The Indian media and broadcasting industry has seen a major structural change in 2018. Digital media is growing at 22 percent as compared to the 9 percent growth of traditional media.
The traditional broadcast media is feeling maximum heat from OTT players. Big money is being deployed behind Indian content. The numbers of players in the Indian OTT market have witnessed a 3.5x increase, growing from just nine players in 2012 to 32 in 2018. 2018 saw Netflix gain major popularity with its first Indian serial, Sacred Games, followed by Selection Day. It is not just the audience in India, but also the massive following we have overseas. Zee has aggressive plans. The broadcaster plans to take its OTT video service, ZEE5 into 190 countries. BCG sees the Indian OTT market at USD 5 billion with 40-50 million pay subscribers, by 2023, while Global Pay TV Subscriber Forecasts peg the figure at 180 million pay subscribers by the same year.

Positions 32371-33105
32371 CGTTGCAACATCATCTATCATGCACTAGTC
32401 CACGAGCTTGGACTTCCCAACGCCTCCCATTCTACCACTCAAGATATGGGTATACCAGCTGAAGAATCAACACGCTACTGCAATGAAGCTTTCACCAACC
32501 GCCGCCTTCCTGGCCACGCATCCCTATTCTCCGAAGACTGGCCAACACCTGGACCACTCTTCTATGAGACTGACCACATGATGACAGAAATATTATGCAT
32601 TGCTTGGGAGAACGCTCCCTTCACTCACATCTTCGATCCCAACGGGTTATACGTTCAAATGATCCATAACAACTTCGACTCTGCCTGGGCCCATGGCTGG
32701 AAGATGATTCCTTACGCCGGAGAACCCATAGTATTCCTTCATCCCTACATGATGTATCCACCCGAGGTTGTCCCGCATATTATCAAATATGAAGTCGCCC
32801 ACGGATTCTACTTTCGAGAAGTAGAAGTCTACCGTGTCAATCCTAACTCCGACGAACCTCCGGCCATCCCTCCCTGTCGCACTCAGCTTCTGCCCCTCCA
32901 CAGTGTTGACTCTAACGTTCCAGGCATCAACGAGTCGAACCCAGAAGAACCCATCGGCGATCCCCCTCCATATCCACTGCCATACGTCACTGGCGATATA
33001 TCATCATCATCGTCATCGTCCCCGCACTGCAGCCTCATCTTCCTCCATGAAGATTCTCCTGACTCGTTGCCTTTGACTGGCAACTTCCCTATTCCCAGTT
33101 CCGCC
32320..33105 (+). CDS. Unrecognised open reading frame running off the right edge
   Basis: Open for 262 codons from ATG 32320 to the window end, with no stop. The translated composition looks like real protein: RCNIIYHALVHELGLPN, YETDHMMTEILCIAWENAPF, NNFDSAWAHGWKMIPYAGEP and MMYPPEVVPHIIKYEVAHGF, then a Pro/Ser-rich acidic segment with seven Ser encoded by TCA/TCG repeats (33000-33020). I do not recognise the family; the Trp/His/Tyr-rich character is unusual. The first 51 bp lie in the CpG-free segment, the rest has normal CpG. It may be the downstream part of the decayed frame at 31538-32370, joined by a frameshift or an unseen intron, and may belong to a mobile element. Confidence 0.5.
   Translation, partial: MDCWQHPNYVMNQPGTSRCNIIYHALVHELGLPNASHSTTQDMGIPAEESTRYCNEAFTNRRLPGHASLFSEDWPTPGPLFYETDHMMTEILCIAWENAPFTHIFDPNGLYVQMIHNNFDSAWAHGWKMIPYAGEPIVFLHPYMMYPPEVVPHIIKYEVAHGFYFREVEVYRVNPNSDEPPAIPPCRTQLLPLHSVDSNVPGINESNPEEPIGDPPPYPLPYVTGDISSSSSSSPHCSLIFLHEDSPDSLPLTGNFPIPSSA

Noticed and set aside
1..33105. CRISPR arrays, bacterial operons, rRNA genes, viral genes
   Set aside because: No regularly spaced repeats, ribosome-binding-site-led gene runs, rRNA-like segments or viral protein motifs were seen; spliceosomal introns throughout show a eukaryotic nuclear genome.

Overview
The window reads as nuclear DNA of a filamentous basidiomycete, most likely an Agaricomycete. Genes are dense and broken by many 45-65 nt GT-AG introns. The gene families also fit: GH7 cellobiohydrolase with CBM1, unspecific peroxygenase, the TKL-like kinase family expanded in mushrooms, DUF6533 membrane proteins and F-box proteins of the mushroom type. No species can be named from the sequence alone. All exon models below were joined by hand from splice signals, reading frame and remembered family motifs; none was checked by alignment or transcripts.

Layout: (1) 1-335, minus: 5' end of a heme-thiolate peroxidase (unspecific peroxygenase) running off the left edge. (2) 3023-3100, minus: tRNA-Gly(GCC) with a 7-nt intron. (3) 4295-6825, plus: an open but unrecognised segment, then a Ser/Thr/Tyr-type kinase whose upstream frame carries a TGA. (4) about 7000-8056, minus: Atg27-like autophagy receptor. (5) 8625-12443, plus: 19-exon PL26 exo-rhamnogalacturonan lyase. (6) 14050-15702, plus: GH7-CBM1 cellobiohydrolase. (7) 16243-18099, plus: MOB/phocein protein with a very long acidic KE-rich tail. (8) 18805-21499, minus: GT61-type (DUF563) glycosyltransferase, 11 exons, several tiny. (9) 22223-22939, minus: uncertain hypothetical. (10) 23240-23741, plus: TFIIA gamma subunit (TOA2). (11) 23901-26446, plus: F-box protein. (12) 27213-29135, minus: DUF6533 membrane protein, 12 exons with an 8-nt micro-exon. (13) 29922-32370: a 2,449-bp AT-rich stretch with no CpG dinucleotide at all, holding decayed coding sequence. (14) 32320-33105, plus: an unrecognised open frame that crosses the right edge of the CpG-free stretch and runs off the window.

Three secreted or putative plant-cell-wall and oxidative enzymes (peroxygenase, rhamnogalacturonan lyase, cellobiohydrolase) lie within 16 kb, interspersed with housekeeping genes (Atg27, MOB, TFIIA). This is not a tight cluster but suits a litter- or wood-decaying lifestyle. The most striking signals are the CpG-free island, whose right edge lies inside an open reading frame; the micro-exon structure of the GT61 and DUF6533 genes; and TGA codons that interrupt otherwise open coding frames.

The business is also being challenged by non-traditional media players, as telecom and social media companies. A big concern here is whereas there is no restriction on a telecom service provider, a DTH company cannot own more than 20 percent in a TV broadcasting company and vice versa.
The reverse is also a strong possibility. The ministry of information and broadcasting (MIB) and TRAI are looking to revive a proposal to provide broadband services through existing cable networks. This has the potential to provide instant internet connectivity to nearly 190 million households that have television sets, of which about 100 million homes already have cable TV subscription. MIB is committed to provide an enabling environment. It is exploring formulating a national broadcast policy and a new DTH policy to ensure the industry makes it to USD 100 billion in the next 4-5 years, as forecast by market research companies.
With 5G deployments on the anvil, and media houses left with no option but to reorganize their traditional organizational structures, the industry is in for another transformation.